To get from Dushanbe, the capital of Tajikistan, to the place we live we needed to take a 15-hour car ride on one of the scariest roads in the world – the Pamir Highway. In short – beautiful as heaven, dangerous as hell. I chose the window seat for being able to take photos and sometimes I couldn’t even see the road under the car – so close we were to the gorge.
In the middle of our internship we went on a 2-week trip to Kyrgyzstan. And that’s when we experienced the other part of the Pamir Highway – not scary at all, as the road was mostly going through a very high plateau, the highest pass we crossed was about 4600 meters (15 090ft). Landscape there seemed very foreign and spooky – like a surface of the Moon. On this road I visited the most surreal town I’ve ever seen – Murghab. It’s a town in the middle of a desert with no electricity and no trees, although lots of electricity lines are still left from the USSR.
On the Kyrgyz border I had a very interesting border crossing experience. Instead of asking official questions (Where am I going? Why am I going there?), border guard opened my passport and said: “Wow, you’re from Latvia! Yes, all the Latvian women are very beautiful. I’m even thinking… maybe I should marry a Latvian. Can you please give me your phone number?”. And that’s it, no other questions.
Later in Kyrgyzstan we went hiking in the mountains, spent a night in a yurt, got invited for a tea with a guy who returned from 15 years in a jail just a day ago and so on and on.
After finishing second part of volunteering we were hitting the Pamir Highway again and visited some places in Tajikistan. The most memorable thing – climbing on the mosque’s roof together with locals!
Later we went to Kyrgyzstan again, but just for a really short period, as we moved to Kazakhstan. Border guards thought I’m trying to smuggle some weed in Kazakhstan, although those were just herbal teas from the Pamirs. It took me some time to explain them that. Kazakhstan surprised us with endless steppes and cities growing out of nowhere, especially Astana which felt like straight from a science fiction movie.
In Kazakhstan we finally tried famous fermented mare’s milk “kumis” (pretty sour, a bit sweet, with smoked cheese flavor, really refreshing) and even fermented camel’s milk “shubat” (a bit sour, a bit sweet, a bit camel-like). I liked both of them but Adri was laughing that drinking camel’s milk feels like licking a camel, ha, ha, ha! We visited some beautiful mausoleums, found ourselves in the middle of a traditional music and food festival, saw camels wandering around the streets like sheep and cows in Tajikistan and Kyrgyzstan.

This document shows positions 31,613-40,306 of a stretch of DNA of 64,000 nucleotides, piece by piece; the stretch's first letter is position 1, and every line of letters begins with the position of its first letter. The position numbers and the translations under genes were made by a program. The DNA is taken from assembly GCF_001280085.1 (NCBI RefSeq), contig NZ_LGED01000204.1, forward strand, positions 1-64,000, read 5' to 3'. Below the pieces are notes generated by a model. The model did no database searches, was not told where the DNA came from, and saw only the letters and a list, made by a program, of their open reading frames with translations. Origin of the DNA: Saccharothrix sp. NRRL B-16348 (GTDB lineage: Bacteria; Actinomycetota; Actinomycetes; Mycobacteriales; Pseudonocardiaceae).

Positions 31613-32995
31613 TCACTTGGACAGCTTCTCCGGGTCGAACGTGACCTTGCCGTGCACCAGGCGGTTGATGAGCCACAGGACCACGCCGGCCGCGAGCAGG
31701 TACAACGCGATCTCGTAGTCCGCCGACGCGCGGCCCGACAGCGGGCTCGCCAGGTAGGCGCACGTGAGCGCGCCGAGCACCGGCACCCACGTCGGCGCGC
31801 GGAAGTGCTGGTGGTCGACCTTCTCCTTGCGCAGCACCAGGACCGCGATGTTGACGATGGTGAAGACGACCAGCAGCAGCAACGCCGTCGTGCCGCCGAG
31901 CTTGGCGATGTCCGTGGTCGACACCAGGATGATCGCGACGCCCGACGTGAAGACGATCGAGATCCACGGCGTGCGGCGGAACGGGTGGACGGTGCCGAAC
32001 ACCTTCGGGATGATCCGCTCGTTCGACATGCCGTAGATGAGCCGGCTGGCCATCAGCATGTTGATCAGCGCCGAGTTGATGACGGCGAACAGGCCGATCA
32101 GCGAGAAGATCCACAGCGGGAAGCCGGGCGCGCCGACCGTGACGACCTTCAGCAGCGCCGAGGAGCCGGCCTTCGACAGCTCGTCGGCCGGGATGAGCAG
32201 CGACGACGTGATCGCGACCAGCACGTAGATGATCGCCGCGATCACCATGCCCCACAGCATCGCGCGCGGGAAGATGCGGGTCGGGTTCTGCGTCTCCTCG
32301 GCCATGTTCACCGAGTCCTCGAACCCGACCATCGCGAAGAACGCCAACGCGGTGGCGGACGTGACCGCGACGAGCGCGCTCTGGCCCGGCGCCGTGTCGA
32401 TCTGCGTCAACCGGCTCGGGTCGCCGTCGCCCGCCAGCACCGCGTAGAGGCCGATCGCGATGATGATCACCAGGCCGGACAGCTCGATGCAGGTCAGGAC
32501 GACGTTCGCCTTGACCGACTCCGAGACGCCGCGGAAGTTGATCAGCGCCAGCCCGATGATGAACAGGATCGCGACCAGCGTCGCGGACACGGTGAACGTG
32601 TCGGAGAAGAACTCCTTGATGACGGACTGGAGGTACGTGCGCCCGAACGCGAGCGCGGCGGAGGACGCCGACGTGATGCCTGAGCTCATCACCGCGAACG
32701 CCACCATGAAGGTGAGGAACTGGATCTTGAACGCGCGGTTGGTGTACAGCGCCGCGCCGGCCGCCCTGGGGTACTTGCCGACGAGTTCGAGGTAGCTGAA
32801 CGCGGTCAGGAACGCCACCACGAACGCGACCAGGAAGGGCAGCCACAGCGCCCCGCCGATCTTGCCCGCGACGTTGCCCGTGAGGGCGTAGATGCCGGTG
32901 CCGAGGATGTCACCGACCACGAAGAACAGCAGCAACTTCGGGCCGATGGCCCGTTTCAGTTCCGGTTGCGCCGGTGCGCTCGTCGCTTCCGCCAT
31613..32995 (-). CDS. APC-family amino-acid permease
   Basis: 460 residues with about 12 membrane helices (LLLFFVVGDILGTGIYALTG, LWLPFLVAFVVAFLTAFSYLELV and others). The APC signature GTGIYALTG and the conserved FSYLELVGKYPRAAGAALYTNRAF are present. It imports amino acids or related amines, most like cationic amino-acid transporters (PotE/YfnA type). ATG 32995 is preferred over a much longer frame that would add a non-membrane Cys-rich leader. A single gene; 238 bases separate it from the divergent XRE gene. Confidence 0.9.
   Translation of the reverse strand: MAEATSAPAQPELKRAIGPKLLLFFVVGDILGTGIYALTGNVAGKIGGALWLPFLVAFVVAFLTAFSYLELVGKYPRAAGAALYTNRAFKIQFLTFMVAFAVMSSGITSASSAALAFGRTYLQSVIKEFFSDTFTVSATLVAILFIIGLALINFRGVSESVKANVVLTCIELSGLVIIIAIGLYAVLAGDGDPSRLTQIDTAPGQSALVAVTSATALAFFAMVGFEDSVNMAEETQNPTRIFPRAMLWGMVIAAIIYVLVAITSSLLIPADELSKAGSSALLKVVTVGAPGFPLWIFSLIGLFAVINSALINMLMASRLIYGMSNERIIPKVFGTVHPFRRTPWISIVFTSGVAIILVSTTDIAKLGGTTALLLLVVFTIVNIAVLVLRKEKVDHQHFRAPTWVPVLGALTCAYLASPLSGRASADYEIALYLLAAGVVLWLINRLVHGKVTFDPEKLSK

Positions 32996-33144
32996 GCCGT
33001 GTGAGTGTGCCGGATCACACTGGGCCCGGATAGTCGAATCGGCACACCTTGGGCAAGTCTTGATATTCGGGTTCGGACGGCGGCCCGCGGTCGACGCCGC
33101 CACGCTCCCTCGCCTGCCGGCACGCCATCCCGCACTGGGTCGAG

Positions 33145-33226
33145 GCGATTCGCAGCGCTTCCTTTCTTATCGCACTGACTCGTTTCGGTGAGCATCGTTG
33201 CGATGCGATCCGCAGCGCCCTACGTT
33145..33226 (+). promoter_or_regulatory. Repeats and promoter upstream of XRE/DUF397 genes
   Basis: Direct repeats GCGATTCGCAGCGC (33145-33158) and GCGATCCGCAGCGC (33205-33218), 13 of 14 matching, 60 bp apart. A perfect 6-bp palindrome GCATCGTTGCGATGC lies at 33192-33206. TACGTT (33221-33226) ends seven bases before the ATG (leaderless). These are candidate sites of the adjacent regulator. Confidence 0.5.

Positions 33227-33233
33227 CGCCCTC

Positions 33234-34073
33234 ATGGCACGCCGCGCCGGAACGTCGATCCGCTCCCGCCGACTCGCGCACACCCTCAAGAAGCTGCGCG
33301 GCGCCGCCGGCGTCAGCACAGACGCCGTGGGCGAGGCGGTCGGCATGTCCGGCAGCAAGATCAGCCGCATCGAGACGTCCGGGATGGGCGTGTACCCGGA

Already in Kazakhstan we traveled a lot by night trains, but my longest ride was from Astana, Kazakhstan, to Moscow, Russia – 56 hours.
In Astana I said goodbye to my co-volunteer and went on this train ride alone. But still it was fun – I became friends with 7 years old girl Eva who played games with me and draw dinosaurs for me.
And I have to mention a couple from Ukraine. They decided to have a lunch.
First they put on the table a sheet of a newspaper, then they put on the table huge smoked chicken and eggs (each wrapped in a newspaper). After that man took out a 0,5 liter plastic bottle and poured vodka from it in a metal mug. Both of them drank a huge sip of vodka, then some water and then they started their lunch. And they offered me some cookies.
If I would be a film director, I could find so much inspiration for movies on this train ride alone!
After visiting few friends in Moscow, I took a train to Riga.
So in the end I traveled all the way back home by land. More than 8600 kilometer (5343 miles). Almost one month on the road.
What Did You Like the Most About Central Asia?
I think the biggest value of this region is the culture, welcoming people and beautiful nature. Everything is partly exotic and new, partly – familiar, if you come from Latvia. Thanks to our common history, most of the locals consider Latvians as “one of us”, being even more friendly, especially if you speak Russian.
What I miss the most are super friendly people and super full shared cars and “marshrutkas”. If there are 8 seats in the car, for sure, there will be at least 10 people sitting inside, if not more. In the cars everyone is sharing their food with others, so at some point you just end up drinking some weird milk product from the same plastic bottle as everyone in the car and eating some “kurut” (dried cheese balls) from a bit suspicious looking plastic bag.
To find a car you simply go to a market place and look for a free car, all the drivers are screaming where they are going and trying to get you in their cars. And then you wait until the car is full. It might take 15 minutes or 4 hours. You can never know.
One episode… Late evening. Car ride from Ishkashim to Avj. Curvy road, majestic mountains all around us.
Front row – the driver and two old men with golden teeth, one of them sitting on the other man’s knees (!!).
Middle row – my co-volunteer Adri from Hungary, I and a Tajik lady.
Back row – two men, two little boys and black & white cat.
Trunk – strange yarn making machine which we are supposed to bring from Iskashim to Avj.
We’re missing only a cow on the roof… By the way, I’ve seen a goat on the jeep’s roof here, so it wouldn’t be anything strange actually.
Front row is lively talking and laughing despite very, very tight sitting conditions. Back row is full of children voices and cat meaaaaaaws. Music, loud Tajik traditional music. Some of men are singing along the radio. We’re riding fast, jumping over the potholes on the road.
It feels like a surreal party-car. Both, Adri and I, have the same idea how to describe this ride – “Black cat, white cat” by E. Kusturica… I think this ride is a perfect description of the Pamirs and my trip around Central Asia. Everything is so crazy that you just love it! I could talk and talk about this experience and cultural differences, but for that I would need pages and pages. If you want to hear more, you can contact me.
In general – I really suggest this region for other travelers!
How Much Do You Usually Carry with Yourself?
It depends where I’m going and for how long time, but mostly I try to carry with me just a hand luggage-size bag.
I remember my first two-day hike along the sea when I didn’t have proper travel gear, neither a backpack, shoes, nor a sleeping bag. Food (way too much!!) I was carrying in my school backpack. I didn’t have enough water – when I checked how heavy is my backpack at home, I decided to get rid of some water (I’ve never repeated the same mistake again!).